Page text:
If you’re looking to save money and time on the purchase of a home, you might have heard that an appraisal waiver can do that for you.
An appraisal waiver substitutes an automated valuation for an in-person assessment of a property you’re buying. It saves time and money, thereby simplifying the buying process. However, only certain transactions qualify for it, and an automated appraisal may miss some of the home’s important details.
Learn more here. This guide will answer such questions as:
• Why do you need a home appraisal?
• What is an appraisal waiver?
• How do you get an appraisal waiver?
• What are the pros and cons of appraisal waivers?
Why Do You Need a Home Appraisal?
If you’re financing a home with a mortgage, getting a home appraisal is usually a requirement for the lender. An appraisal is an independent evaluation of the home’s value that protects the borrower’s investment in the property. Consequently, it also helps minimize the lender’s risk when releasing money to the borrower for the property.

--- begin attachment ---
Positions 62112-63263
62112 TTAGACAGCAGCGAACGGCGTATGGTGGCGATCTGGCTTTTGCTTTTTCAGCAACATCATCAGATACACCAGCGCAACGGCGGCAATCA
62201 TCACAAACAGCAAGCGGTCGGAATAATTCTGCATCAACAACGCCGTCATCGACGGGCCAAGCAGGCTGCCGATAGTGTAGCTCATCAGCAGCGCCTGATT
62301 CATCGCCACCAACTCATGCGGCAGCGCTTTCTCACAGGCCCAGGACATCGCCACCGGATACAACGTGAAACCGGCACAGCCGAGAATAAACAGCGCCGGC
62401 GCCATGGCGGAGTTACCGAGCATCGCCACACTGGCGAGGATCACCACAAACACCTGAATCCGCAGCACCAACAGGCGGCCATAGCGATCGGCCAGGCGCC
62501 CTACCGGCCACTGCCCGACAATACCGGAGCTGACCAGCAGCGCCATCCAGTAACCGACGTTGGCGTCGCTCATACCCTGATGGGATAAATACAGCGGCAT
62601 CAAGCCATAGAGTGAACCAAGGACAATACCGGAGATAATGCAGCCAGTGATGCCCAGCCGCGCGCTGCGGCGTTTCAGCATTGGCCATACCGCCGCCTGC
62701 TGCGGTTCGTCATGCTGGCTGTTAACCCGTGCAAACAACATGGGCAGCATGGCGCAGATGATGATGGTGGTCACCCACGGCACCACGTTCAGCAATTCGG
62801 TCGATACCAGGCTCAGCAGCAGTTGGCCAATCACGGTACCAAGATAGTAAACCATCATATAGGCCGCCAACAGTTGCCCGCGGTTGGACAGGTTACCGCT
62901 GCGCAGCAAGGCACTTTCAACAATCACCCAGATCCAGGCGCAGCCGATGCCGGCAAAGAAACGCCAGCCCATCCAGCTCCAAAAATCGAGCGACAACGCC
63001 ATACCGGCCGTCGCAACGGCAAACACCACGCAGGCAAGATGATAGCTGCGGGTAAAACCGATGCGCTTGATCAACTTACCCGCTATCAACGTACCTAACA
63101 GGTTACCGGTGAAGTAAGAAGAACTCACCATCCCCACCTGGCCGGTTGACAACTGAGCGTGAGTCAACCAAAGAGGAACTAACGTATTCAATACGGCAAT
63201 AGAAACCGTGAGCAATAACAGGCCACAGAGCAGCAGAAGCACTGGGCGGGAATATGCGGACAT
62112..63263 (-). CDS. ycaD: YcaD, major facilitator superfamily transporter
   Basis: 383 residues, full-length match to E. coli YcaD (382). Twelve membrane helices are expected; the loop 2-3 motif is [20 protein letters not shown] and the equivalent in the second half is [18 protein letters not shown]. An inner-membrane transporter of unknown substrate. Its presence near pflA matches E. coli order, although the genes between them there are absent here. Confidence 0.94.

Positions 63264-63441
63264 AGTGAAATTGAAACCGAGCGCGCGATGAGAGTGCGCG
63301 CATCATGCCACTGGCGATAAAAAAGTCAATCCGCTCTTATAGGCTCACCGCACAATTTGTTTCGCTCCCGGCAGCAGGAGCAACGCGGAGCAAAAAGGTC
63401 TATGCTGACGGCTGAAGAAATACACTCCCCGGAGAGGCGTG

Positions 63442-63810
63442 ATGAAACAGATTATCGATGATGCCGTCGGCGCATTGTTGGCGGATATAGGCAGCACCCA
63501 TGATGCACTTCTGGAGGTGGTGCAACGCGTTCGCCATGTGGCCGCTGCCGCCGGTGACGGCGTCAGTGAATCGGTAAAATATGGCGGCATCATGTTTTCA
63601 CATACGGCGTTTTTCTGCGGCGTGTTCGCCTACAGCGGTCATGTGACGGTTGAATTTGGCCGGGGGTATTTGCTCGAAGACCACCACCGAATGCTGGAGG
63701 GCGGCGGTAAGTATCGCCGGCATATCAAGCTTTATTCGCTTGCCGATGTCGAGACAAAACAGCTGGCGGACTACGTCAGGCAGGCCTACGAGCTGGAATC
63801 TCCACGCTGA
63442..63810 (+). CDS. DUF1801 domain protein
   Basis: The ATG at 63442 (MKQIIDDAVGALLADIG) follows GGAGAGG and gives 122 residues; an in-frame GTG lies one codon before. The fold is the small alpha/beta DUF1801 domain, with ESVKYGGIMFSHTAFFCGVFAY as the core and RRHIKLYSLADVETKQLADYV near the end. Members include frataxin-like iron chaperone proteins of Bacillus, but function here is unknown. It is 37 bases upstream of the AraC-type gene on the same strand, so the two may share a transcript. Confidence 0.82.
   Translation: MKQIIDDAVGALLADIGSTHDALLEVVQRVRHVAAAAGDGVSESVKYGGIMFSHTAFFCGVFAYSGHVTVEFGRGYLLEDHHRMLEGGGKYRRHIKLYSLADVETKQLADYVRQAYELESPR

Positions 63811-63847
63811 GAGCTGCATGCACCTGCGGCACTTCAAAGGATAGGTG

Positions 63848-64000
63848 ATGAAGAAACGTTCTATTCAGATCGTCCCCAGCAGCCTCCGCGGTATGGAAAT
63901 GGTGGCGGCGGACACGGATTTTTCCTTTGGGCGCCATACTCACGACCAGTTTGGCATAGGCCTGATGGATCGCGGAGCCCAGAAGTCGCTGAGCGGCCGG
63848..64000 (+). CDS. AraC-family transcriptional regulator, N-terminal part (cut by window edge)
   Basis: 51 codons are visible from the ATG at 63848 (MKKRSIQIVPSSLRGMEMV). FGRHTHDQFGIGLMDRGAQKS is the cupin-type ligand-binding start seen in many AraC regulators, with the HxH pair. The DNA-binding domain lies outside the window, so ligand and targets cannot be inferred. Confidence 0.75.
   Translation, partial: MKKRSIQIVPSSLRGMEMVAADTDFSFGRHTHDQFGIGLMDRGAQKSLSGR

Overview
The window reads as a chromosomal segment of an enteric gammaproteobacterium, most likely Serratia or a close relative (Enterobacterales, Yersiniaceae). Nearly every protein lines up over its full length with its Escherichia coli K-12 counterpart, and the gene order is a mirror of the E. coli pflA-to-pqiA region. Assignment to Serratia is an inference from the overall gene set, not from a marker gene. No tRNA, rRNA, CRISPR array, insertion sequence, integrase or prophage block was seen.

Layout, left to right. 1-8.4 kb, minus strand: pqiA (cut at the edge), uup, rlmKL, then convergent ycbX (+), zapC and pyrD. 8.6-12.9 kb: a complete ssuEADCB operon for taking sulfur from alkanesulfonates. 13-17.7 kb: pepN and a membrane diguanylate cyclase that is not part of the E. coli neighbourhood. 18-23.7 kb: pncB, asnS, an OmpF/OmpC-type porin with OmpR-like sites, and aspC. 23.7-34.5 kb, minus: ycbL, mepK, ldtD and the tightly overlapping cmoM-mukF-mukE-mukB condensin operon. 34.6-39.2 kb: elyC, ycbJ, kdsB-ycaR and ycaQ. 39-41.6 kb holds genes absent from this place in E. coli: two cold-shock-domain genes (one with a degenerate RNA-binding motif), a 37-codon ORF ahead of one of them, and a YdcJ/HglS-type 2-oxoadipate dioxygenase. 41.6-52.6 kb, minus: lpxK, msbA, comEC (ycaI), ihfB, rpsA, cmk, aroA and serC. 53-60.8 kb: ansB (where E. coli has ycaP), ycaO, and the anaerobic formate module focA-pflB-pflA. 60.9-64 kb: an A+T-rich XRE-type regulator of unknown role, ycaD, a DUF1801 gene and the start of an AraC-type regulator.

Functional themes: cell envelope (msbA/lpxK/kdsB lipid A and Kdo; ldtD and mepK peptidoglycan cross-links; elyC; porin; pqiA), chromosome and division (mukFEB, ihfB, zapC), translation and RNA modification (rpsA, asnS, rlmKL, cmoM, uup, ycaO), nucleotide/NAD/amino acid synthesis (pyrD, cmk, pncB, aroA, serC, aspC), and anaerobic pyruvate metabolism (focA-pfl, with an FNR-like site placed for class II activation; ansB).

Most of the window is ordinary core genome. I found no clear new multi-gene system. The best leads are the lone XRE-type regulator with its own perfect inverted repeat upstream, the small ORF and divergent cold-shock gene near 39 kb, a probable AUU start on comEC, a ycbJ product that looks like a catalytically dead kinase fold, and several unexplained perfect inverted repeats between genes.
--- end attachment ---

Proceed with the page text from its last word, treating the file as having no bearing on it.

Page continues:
A home’s value is critical to a lender since the money they make available as a mortgage uses the home as collateral. If they lend out more money than the home is worth and the home goes into foreclosure, they will be unable to recoup their losses when reselling the home. An appraisal assures the bank that the home is worth at least as much as they think it is when lending money.
An appraisal is also important to borrowers because it assures them the property is worth what they’re contracted to buy it for. If there’s something that hurts the home appraisal and the property is not worth as much as they offered in a real estate contract, the buyer has the option of backing out of the sale. They might also renegotiate the terms of the contract (assuming there’s a financing contingency in place). Or, the buyer could come up with more cash to bridge the appraisal gap if they still want the property.